PureVPN Capture from log files that do not exist!

PureVPN is a virtual private network provider that claims not to keep log files exposed by its users. The company, which protects its users, helped arrest a man from Massachusetts on Friday.

The log files, which PureVPN claims do not exist, were used to locate and arrest 24-year-old Ryan Lin.PureVPNRyan is accused of stalking his ex-roommate, Jennifer Smith, also 24 years old.

According to Privacy Policy of PureVPN:

We do not monitor user activity or maintain any logs. Therefore, we do not have data about your activities, such as the software you used, the websites you visited, the content you downloaded, the applications you used, etc. when you connect to one of our servers.

However, according to documents compiled by the Register, these files exist, and not only do they exist, but they also contributed to Ryan's arrest.

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The indictment states:

"In addition, PureVPN files show that the same email accounts - Lin's Gmail account and teleportfx's Gmail account - were accessed from the same IP address WANSecurity. "PureVPN was able to establish that their service was being used by the same customer but from two original IP addresses: the IP address of Lin's home at the time and the software company where Lin was then working."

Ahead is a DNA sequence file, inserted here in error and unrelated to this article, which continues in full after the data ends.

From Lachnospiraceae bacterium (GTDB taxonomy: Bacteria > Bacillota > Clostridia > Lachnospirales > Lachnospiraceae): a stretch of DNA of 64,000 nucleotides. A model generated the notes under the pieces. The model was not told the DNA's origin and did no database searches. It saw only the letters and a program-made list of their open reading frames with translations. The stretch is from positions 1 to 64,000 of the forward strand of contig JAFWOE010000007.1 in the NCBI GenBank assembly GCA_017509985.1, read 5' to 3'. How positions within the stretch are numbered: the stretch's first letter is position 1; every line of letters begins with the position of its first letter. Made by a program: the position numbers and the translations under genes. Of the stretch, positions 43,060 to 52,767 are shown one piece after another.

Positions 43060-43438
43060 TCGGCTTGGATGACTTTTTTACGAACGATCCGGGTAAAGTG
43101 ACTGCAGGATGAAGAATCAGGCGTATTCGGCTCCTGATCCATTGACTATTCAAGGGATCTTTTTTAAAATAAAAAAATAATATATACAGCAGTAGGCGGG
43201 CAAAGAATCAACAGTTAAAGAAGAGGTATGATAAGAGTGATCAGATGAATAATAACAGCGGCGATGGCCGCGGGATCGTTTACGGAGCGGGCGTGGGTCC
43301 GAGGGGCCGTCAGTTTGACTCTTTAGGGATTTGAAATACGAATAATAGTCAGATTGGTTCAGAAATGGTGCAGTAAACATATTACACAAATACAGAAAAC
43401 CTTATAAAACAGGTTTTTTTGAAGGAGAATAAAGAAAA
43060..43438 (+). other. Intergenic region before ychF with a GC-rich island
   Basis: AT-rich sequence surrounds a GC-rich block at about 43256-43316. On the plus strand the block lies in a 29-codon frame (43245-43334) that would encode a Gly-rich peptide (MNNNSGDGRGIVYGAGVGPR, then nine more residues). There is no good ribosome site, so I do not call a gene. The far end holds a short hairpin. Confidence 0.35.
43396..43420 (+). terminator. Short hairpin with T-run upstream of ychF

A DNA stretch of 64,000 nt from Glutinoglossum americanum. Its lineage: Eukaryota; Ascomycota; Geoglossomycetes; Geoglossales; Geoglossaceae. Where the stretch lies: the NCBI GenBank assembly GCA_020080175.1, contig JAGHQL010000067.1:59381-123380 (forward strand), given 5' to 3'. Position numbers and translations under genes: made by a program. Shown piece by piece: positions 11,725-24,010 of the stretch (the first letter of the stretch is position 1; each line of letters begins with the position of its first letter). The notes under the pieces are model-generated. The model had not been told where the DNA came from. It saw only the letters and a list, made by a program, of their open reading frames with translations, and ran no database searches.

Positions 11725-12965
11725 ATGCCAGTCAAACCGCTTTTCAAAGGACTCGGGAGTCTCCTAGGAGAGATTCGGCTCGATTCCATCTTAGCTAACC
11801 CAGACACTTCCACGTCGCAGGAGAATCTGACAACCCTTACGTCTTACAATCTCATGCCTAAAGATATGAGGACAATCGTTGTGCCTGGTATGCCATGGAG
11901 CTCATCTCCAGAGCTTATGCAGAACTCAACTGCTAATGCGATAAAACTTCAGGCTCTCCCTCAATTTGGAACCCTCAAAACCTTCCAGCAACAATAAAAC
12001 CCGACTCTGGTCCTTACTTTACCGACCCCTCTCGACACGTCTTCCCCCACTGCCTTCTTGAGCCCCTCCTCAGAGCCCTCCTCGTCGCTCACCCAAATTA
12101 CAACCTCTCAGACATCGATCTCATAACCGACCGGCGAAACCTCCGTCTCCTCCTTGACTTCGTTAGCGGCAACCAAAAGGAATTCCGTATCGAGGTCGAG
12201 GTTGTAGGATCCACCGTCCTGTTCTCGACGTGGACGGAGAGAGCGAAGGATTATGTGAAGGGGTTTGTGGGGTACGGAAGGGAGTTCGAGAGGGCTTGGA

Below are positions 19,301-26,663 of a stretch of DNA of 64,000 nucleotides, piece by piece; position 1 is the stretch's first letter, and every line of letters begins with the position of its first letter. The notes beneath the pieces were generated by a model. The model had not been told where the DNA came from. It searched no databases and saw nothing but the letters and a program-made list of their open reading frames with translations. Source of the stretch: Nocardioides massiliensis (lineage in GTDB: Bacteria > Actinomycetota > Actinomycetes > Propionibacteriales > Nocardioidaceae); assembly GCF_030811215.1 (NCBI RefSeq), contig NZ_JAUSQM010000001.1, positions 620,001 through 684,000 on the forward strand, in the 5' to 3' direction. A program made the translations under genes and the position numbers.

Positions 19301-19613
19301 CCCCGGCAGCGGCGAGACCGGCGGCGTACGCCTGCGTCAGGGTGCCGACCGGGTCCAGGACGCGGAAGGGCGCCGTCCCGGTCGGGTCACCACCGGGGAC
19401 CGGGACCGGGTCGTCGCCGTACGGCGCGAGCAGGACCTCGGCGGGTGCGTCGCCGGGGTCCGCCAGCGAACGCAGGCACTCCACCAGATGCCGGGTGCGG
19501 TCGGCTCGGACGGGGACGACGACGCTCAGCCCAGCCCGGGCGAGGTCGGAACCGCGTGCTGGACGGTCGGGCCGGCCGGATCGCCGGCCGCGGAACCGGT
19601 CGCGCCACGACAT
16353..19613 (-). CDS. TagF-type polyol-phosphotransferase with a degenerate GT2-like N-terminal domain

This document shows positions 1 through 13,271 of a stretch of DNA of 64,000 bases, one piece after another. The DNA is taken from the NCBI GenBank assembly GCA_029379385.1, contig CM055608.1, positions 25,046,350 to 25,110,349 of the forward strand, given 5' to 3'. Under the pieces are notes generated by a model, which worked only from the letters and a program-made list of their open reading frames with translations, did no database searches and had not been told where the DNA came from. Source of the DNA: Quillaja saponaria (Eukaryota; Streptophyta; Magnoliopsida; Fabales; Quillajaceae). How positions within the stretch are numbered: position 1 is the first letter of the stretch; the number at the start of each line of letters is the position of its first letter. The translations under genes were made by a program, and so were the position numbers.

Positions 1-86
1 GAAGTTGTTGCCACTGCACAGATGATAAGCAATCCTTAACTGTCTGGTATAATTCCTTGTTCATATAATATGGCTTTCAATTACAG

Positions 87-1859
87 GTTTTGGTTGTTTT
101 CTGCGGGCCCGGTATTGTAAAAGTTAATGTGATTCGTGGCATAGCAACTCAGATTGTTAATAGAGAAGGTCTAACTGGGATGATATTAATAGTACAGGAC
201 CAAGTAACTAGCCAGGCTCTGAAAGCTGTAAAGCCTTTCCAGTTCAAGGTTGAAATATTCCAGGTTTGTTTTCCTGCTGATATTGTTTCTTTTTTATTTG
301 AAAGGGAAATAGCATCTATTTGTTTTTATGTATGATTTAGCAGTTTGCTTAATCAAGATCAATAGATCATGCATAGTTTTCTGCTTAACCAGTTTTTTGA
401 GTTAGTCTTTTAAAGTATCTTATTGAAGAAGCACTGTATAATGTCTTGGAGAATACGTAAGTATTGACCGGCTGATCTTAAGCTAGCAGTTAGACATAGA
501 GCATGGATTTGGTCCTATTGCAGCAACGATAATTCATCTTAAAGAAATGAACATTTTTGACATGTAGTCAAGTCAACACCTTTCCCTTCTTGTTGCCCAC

The monitoring activity started in April of this year and the authorities required PureVPN to maintain log files, which it probably continues to maintain to this day - regardless of the terms of service it mentions.

Deception:

If PureVPN has issued and has Terms of Service that explicitly state that they do not collect and store the services of users of the service in log files, it has an obligation even if it collects to keep this information private.

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Although Lin did something that was against the law, there are many who use the service to gain additional anonymity without malicious intent. These reasons can be:

For access to entertainment content from iTunes, Netflix, YouTube, etc.
For access to networks and websites that are censored by oppressive regimes.
For anonymity while browsing
For communication with friends and family abroad

Today one in four internet users use a VPN and of course not everyone can use it for malicious purposes.

So PureVPN was caught cheating its customers, promising not to disclose data that exposes them, when in fact it is secretly recording their actions…

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